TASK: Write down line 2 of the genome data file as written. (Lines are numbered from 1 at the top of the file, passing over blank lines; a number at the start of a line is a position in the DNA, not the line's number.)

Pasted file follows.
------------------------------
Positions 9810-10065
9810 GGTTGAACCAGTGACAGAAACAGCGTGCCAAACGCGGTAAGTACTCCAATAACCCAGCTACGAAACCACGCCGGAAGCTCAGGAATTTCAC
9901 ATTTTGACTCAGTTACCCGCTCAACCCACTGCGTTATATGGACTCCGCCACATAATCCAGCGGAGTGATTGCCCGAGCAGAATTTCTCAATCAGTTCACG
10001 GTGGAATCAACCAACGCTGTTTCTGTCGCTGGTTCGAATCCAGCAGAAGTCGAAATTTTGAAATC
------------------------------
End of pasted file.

9810 GGTTGAACCAGTGACAGAAACAGCGTGCCAAACGCGGTAAGTACTCCAATAACCCAGCTACGAAACCACGCCGGAAGCTCAGGAATTTCAC